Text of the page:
WASHINGTON — Congress has taken its first step toward an energy revolution, with the prospect of profound change for every household, business, industry and farm in the decades ahead.
It was late Friday when the House passed legislation that would, for the first time, require limits on pollution blamed for global warming — mainly carbon dioxide from burning fossil fuels. Now the Senate has the chance to change the way Americans produce and use energy.
What would the country look like a decade from now if the House-passed bill — or, more likely, a water-down version — were to become the law of the land? What does it mean to the average person?
Energy touches every corner of the economy and in countless ways can alter people's lives.
Such a law would impact how much people pay to heat, cool and light their homes (it would cost more); what automobiles they buy and drive (smaller, fuel efficient and hybrid electric); and where they will work (more "green" jobs, meaning more environmentally friendly ones).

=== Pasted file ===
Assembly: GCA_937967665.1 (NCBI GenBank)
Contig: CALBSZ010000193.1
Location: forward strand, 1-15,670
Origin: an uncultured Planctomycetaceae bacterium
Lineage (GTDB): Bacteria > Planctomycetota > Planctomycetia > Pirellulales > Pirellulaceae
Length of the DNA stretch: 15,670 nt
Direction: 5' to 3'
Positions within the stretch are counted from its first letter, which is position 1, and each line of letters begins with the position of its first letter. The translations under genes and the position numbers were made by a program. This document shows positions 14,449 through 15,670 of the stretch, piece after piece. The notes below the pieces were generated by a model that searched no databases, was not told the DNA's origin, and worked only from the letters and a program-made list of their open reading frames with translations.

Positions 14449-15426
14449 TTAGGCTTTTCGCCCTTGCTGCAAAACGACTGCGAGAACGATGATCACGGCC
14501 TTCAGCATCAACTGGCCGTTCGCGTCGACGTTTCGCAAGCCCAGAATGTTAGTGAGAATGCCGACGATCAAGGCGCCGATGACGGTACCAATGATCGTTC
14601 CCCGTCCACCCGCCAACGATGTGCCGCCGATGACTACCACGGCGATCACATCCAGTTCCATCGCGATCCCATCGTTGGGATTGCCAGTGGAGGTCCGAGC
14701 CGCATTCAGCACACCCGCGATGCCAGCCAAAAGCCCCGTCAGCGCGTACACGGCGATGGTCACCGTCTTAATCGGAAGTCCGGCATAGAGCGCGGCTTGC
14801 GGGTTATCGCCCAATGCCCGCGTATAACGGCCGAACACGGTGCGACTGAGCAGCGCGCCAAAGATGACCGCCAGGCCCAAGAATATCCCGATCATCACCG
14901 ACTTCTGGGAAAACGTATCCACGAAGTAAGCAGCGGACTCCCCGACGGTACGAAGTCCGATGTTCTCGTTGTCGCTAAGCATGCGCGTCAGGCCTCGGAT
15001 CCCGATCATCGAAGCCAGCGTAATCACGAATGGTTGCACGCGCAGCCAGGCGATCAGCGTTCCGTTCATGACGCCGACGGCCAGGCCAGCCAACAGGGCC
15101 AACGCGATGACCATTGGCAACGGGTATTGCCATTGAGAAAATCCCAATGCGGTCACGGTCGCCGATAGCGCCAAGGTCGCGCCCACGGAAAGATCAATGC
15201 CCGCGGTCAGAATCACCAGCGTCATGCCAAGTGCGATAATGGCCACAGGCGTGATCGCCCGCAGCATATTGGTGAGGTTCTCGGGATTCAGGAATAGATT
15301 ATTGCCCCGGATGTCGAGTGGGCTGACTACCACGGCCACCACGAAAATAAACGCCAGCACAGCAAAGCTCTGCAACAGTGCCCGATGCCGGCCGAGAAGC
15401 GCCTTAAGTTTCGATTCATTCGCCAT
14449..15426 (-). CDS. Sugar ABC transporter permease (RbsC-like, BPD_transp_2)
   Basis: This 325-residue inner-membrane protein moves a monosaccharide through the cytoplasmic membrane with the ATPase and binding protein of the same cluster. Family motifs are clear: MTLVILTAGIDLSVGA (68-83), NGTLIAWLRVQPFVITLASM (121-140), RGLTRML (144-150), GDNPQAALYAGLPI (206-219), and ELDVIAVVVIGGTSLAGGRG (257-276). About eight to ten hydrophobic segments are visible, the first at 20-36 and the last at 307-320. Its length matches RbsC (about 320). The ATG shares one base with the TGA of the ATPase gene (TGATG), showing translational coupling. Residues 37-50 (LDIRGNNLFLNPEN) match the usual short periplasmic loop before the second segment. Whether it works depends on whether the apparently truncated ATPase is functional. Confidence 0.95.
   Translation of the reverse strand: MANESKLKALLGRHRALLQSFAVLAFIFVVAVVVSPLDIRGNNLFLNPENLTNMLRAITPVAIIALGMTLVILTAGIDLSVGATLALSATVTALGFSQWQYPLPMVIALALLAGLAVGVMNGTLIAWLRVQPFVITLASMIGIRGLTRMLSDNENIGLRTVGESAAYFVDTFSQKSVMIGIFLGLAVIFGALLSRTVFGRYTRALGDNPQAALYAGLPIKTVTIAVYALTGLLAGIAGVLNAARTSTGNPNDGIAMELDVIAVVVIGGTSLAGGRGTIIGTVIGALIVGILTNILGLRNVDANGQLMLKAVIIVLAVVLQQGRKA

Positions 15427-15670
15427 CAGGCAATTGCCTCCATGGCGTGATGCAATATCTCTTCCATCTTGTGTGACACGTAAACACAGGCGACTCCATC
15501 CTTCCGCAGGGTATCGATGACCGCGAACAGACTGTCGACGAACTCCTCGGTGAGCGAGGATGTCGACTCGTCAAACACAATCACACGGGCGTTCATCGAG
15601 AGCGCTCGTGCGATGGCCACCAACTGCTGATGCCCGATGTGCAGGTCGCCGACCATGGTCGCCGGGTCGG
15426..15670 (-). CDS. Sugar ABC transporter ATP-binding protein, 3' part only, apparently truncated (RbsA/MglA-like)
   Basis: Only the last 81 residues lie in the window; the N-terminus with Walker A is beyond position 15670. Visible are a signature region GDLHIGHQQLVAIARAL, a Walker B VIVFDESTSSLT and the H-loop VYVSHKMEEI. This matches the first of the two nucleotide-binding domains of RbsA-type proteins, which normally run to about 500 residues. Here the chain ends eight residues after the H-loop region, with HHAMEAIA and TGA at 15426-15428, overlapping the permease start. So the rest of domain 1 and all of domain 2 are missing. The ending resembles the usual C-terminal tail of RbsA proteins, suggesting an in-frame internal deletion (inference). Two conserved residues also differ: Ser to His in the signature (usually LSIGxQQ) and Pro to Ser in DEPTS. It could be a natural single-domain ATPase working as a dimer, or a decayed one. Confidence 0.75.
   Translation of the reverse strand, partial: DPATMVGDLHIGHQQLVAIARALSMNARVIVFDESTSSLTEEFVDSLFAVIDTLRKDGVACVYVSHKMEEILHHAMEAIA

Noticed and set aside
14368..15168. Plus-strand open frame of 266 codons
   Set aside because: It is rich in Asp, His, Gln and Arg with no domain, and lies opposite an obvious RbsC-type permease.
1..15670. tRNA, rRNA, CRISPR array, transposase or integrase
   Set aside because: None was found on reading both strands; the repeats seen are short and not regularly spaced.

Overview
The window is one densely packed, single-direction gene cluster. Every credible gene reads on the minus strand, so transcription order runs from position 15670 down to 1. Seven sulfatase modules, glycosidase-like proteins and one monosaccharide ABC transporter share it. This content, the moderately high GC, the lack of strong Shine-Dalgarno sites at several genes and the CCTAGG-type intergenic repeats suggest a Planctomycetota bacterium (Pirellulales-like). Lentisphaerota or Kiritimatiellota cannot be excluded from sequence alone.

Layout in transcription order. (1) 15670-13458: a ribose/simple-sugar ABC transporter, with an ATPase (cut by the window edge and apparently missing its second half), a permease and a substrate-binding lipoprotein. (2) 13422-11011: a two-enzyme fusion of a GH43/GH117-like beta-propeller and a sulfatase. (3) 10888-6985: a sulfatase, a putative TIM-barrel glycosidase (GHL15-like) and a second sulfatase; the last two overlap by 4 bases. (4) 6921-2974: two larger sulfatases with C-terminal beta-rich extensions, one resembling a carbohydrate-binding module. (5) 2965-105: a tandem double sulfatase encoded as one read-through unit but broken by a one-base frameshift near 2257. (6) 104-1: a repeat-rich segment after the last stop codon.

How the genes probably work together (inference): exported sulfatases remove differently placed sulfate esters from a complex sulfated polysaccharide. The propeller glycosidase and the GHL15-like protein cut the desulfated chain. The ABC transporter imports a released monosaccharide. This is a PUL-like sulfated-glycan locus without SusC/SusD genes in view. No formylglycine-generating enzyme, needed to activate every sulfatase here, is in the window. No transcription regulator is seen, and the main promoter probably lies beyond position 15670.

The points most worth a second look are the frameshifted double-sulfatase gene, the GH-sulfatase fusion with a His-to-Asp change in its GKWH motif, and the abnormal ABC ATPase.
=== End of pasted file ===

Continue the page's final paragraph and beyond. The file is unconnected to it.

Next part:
Critics of the House bill brand it a "jobs killer." Yet it would seem more likely to shift jobs. Old, energy-intensive industries and businesses might scale back or disappear. Those green jobs would emerge, propelled by the push for nonpolluting energy sources.
That could mean making or installing solar panels, repairing wind turbines, producing energy-efficient light bulbs, working for an environmental engineering firm or waste recycler and making equipment that harnesses carbon from coal burning.
Assembly line workers at factories that made gas-guzzling cars might see their future in producing the next generation of batteries or wind turbine blades — an emerging shift, though on a relatively small scale today.
Farmers would see the cost of fertilizer and electricity go up. More windmills would dot their pastures.
Energy would cost more because it would become more expensive to produce. For the first time there would be a price on the greenhouse gas pollution created when coal, natural gas or oil are burned. Energy companies would have to pay for technologies that can capture the carbon emissions, purchase pollution allowances or shift to cleaner energy sources.
It all costs.
But not all the higher energy cost would show up in people's utility bills. Households, as well as business and factories could use less energy, or at least use it more efficiently.
H. Josef Hebert has covered energy and environmental issues for the Associated Press since 1990.